The European Central Bank is a European institution based in Frankfurt, founded in 1998, to which the countries of the Eurozone have transferred their monetary powers. Its official role is to ensure price stability by combating inflation within that Zone. Its three decision-making organs (the Executive Board, the Governing Council and the General Council) are composed of governors of the central banks of the member states and/or recognized specialists. According to its statutes, it is politically ‘independent’ but it is directly influenced by the world of finance.
) and the US Federal Reserve FED
Federal Reserve
Officially, Federal Reserve System, is the United States’ central bank created in 1913 by the ’Federal Reserve Act’, also called the ’Owen-Glass Act’, after a series of banking crises, particularly the ’Bank Panic’ of 1907.

FED – decentralized central bank :
. Other factors are further aggravating the situation. The United Nations Conference on Trade and Development UNCTAD
United Nations Conference on Trade and Development
This was established in 1964, after pressure from the developing countries, to offset the GATT effects.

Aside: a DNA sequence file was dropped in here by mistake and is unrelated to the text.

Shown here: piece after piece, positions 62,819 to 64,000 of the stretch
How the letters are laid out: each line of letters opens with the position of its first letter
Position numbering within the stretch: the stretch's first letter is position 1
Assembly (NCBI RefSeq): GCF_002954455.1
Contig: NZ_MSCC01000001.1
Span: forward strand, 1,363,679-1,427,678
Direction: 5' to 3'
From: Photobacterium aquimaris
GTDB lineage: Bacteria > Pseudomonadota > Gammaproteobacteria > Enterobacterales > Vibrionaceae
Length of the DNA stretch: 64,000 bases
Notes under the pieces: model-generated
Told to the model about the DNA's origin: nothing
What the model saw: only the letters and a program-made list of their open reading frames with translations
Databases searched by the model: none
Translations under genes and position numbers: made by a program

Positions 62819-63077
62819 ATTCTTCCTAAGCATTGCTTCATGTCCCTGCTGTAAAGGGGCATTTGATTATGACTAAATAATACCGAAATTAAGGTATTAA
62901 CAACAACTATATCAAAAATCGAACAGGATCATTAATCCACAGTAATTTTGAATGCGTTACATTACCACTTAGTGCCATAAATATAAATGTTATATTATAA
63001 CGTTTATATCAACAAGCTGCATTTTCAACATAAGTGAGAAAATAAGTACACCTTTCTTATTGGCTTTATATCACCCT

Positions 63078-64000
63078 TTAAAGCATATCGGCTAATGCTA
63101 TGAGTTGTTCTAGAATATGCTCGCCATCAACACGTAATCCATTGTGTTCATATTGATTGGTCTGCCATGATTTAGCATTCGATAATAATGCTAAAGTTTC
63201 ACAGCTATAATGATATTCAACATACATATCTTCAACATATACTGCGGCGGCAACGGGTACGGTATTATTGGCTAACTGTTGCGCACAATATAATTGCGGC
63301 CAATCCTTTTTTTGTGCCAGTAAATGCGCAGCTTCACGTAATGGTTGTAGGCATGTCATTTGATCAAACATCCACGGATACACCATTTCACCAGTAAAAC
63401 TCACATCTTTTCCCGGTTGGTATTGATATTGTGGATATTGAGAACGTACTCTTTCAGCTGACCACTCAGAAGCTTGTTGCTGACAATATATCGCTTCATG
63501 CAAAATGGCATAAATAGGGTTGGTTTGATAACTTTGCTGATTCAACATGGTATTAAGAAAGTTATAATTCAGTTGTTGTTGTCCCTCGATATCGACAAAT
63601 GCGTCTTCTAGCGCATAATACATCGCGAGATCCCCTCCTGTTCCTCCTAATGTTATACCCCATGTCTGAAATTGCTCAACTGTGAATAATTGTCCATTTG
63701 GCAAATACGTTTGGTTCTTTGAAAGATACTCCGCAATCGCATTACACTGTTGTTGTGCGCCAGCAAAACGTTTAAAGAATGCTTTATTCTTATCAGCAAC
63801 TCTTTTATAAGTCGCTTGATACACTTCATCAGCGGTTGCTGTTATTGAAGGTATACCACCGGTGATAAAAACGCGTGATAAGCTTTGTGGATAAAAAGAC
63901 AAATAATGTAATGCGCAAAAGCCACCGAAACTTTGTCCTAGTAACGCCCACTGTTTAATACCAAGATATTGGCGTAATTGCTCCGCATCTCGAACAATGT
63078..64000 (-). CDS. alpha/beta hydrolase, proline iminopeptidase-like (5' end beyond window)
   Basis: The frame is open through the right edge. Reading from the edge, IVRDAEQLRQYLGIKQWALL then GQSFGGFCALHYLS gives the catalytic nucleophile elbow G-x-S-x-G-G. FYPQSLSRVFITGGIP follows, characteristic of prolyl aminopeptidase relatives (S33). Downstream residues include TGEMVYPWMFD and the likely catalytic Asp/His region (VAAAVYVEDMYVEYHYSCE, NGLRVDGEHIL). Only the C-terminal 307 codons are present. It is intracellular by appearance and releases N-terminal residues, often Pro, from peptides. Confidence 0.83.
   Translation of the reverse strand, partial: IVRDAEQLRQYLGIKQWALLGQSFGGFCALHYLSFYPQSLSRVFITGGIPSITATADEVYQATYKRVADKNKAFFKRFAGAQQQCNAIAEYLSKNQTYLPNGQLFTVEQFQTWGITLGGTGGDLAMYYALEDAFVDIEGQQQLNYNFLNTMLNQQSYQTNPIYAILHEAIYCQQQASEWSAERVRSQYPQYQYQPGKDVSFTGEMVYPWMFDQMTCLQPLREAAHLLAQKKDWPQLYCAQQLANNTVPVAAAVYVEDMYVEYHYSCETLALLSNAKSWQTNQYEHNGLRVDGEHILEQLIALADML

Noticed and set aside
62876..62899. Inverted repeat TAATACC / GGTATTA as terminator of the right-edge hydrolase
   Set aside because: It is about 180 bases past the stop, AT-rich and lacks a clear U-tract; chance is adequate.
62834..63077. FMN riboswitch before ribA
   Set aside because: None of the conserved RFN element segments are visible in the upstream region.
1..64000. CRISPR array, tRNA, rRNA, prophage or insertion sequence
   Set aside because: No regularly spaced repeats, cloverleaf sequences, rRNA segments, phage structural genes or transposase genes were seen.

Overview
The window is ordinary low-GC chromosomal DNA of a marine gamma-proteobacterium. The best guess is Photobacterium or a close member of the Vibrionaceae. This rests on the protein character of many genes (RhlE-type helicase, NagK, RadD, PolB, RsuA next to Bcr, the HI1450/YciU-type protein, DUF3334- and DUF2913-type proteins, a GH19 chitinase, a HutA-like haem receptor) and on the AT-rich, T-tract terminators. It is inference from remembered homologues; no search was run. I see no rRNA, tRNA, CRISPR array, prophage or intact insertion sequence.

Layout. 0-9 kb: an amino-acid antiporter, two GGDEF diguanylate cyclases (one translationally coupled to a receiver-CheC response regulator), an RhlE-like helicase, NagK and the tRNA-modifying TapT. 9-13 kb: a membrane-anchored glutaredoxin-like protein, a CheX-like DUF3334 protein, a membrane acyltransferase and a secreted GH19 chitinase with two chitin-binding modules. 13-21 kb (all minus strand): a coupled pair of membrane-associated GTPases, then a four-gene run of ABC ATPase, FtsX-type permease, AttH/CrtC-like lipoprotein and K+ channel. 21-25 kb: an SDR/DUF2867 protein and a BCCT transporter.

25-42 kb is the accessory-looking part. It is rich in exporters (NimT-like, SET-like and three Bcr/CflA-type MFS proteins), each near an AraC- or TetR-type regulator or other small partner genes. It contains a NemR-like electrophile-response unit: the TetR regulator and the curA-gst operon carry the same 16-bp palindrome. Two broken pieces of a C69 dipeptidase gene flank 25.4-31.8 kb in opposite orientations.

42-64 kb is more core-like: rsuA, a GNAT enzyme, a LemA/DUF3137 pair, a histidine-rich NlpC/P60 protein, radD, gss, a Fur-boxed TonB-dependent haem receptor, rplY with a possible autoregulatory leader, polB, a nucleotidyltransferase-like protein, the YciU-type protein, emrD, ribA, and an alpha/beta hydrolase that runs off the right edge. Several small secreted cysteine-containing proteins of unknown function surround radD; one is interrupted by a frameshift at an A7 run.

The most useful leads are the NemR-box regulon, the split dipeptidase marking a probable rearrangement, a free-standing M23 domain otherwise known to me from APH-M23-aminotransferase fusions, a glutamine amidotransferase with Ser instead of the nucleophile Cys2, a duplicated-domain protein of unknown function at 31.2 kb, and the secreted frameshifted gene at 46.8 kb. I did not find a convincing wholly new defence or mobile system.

(UNCTAD) is predicting a likely 40% decline in foreign direct investment (FDI); [1] capital flight to the motherhouses of Northern companies is accelerating; tourism-related revenues will be sharply reduced or even absent; the financing of governments through bond Bond A bond is a stake in a debt issued by a company or governmental body. The holder of the bond, the creditor, is entitled to interest and reimbursement of the principal. If the company is listed, the holder can also sell the bond on a stock-exchange. issues is made all the more difficult as investors are looking for safe investments; interest rates Interest rates When A lends money to B, B repays the amount lent by A (the capital) as well as a supplementary sum known as interest, so that A has an interest in agreeing to this financial operation. The interest is determined by the interest rate, which may be high or low. To take a very simple example: if A borrows 100 million dollars for 10 years at a fixed interest rate of 5%, the first year he will repay a tenth of the capital initially borrowed (10 million dollars) plus 5% of the capital owed, i.e. 5 million dollars, that is a total of 15 million dollars. In the second year, he will again repay 10% of the capital borrowed, but the 5% now only applies to the remaining 90 million dollars still due, i.e. 4.5 million dollars, or a total of 14.5 million dollars. And so on, until the tenth year when he will repay the last 10 million dollars, plus 5% of that remaining 10 million dollars, i.e. 0.5 million dollars, giving a total of 10.5 million dollars. Over 10 years, the total amount repaid will come to 127.5 million dollars. The repayment of the capital is not usually made in equal instalments. In the initial years, the repayment concerns mainly the interest, and the proportion of capital repaid increases over the years. In this case, if repayments are stopped, the capital still due is higher…